The circularity “of the deﬁnitions” applies, instead, when it is impossible to prestate the phase space, so the very novel interaction (including the “boundary conditions” in the niche and the biological dynamics) co-deﬁnes new observables. The circularity then radically diﬀers from the one in the deﬁnition, since it is at the meta-theoretical (meta-linguistic) level: which are the observables and variables to put in the equations? It is not just within prestatable yet circular equations within the theory (ordinary recursion and extended non—linear dynamics), but in the ever changing observables, the phenotypes and the biological functions in a circularly co-speciﬁed niche. From this follows our statement that, mathematically and logically, no law entails the evolution of the biosphere.
8 Enablement, causality, and randomness
8.1 The Terminus of a Physics Worldview at the Watershed of Life
The instability of biological theoretical symmetries is not, of course, the end of science, but it is the terminus of the ﬂat transfer of physico-mathematical methods of physics, taught us from Newton onward, to biology. In biological evolution we cannot use the same very rich interaction with mathematics at the core of physical theories. Consequently, our analysis, if correct, puts an end, a fortiori, to any form of reductionism, either to existing physical theories or to the even simpler theories of information, either Shannon or Turing, both embedded in the fragments of current mathematics dealing with discrete structures and data types, whose phase spaces are even more strictly pre-given. Because the ever changing phase space of biological evolution cannot be prestated and its sample space is not statable, one cannot compute “the entropy of the Source”, a la Shannon, nor can one deﬁne the algorithmic generation of a sequence of prestated symbols, a la Turing.
The scientiﬁc answer we propose to this end of the physicalist certitudes, is based on an analysis of the notion of “enablement” in evolution (and ontogenesis, to be discussed elsewhere). In turn the enablement concerns how Kantian wholes co-create their worlds such that they can exist in the non-ergodic universe above the level of atoms.
Our thesis then is that evolution as a “diachronic process” of becoming (but ontogenesis as well) just “enables”, but does not cause, the forthcoming state of aﬀairs, in the sense speciﬁed below. Our point of view reﬂects the fact that Newton’s entailed trajectories mathematized Aristotle’s “eﬃcient cause”. In short, in our view, such entailed causal relations must be replaced by “enablement” relations, in evolutionary biology.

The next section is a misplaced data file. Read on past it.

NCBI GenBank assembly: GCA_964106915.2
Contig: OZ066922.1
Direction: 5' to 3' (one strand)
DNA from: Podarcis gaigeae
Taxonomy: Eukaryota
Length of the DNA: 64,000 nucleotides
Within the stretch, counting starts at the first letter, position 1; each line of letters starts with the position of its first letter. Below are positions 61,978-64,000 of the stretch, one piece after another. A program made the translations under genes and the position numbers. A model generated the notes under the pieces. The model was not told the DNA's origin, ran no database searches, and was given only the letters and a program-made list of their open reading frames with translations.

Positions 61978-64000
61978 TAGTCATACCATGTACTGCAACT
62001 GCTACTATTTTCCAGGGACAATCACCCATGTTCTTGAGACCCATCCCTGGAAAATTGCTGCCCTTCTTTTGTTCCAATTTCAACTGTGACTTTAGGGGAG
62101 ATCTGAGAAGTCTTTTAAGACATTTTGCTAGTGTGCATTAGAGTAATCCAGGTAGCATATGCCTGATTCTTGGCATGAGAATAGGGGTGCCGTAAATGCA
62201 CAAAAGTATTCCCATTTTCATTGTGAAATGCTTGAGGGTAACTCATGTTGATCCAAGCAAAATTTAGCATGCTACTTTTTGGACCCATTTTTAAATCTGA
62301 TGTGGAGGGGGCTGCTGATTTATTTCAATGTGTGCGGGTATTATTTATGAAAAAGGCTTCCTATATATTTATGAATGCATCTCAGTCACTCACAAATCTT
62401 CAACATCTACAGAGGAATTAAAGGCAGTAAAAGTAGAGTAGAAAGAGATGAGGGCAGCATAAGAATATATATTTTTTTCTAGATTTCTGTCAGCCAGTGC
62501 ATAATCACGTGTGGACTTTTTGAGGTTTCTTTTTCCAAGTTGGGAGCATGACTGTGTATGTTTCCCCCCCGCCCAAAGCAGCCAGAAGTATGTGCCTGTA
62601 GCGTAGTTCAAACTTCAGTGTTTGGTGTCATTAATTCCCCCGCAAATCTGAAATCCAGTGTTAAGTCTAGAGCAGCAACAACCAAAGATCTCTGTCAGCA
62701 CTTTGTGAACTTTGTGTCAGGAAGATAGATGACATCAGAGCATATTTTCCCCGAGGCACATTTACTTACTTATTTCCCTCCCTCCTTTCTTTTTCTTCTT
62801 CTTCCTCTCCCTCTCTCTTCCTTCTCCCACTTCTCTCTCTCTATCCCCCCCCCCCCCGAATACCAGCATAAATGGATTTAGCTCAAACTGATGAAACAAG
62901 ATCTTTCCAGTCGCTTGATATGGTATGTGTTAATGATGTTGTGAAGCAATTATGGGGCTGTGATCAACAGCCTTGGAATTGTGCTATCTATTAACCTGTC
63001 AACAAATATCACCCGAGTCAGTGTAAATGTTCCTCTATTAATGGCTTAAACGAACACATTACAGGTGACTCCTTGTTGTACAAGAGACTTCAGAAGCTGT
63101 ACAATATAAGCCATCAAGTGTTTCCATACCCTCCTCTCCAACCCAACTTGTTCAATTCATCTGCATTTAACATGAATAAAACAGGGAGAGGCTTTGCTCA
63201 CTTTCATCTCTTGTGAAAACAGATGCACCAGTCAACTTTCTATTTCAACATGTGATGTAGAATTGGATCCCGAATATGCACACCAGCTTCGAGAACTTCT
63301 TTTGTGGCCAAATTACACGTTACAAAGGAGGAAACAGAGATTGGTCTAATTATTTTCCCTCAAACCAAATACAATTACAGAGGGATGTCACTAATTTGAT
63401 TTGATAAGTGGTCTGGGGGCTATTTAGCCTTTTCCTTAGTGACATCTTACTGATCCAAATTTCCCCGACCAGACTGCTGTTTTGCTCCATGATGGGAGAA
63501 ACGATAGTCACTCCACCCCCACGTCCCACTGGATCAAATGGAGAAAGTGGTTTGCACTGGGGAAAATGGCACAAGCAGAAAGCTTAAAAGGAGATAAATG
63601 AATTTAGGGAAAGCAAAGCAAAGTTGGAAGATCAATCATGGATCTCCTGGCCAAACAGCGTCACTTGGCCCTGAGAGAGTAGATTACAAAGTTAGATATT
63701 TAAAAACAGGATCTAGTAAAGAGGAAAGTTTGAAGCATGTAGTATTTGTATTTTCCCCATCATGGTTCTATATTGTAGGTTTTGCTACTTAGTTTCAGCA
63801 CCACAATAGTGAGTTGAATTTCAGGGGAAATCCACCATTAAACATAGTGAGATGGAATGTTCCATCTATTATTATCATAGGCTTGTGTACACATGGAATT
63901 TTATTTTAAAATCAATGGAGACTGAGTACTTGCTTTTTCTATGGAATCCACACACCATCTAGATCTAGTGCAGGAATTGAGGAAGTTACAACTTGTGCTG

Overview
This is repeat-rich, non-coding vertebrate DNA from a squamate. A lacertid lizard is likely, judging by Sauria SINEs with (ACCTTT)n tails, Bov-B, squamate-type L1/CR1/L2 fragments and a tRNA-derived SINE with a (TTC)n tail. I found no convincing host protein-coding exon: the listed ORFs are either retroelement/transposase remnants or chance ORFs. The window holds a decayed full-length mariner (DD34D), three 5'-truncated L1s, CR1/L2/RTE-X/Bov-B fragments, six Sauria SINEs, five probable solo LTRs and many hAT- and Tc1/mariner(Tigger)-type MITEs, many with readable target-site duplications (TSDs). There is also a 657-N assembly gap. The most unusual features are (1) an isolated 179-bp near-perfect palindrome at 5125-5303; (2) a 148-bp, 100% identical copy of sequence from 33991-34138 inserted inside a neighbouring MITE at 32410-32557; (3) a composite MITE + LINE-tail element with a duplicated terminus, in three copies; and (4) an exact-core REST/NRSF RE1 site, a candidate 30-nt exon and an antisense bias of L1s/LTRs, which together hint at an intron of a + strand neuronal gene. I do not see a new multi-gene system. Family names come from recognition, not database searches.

Typically, a niche enables the survival of an otherwise incompatible/impossible form of life, it does not cause it. At most, a cause may be found in the ”diﬀerence” (a mutation, say) that induced the phenotypic variation at stake, as spelled out below.
This new perspective will be motivated, on one side, by the understanding of physical “causes and determinations” in terms of symmetries, along the lines above of modern physics; on the other, by an analysis of biological “trajectories” in phylogenesis (and ontogenesis), as continual symmetry changes. We claim that without invariances and symmetries, thus (possibly equational) laws, entailed “causes” cannot be deﬁned. As part of this understanding, we will discuss unentailed causal relations in a restricted sense, in terms of “diﬀerential causes”.
In summary, in biology, there is no way to extract the pertinent biological observables as invariant properties, preserved by mathematical symmetries, and then transfer these observables to a “background phase space”, as physicists did, since (Galileo and) Newton, by using ﬁrst Descartes’ spaces, then by inventing more general phase spaces (e. g. Hilbert spaces). In short, life, unentailed, “bubbles forth” (as Heraclutus said 2500 years ago) and organisms (their phenotypes) co-constitute their own phase space. Kantian Autonomy and constraints and aﬀordances of the environment are the two faces of the same medal, dynamically shaping each other. As remarked in the Overview, an organism exists as a Kantian whole by virtue of a closure in some set of “tasks” by which it reproduces. But these tasks can typically only be completed via the biotic and abiotic environment. In turn, in evolving Kantian wholes under natural selection acting on those wholes, only after the selective fact are the relevant features of the tasks, their closure, and the niche revealed. Thus the tasks and the niche are circularly co-constituted by selection acting on the evolving population of organisms. The Kantian whole with its task closure and its niche are both not separately speciﬁable, nor prestatable prior to the results of selection.
8.2 Causes and Enablement
Since symmetries are unstable, causality in biology cannot be understood as “entailed causality” as in physics and this will lead us to the proposal that “causal relations are only diﬀerential causes”. If a bacterium causes pneumonia, or a mutation causes one of the rare monogenetic diseases (anemia falciformis, say), this is a cause and it is diﬀerential, i. e. it is a diﬀerence with respect to what is fairly considered “normal” and causes an abnormality in the phenotype.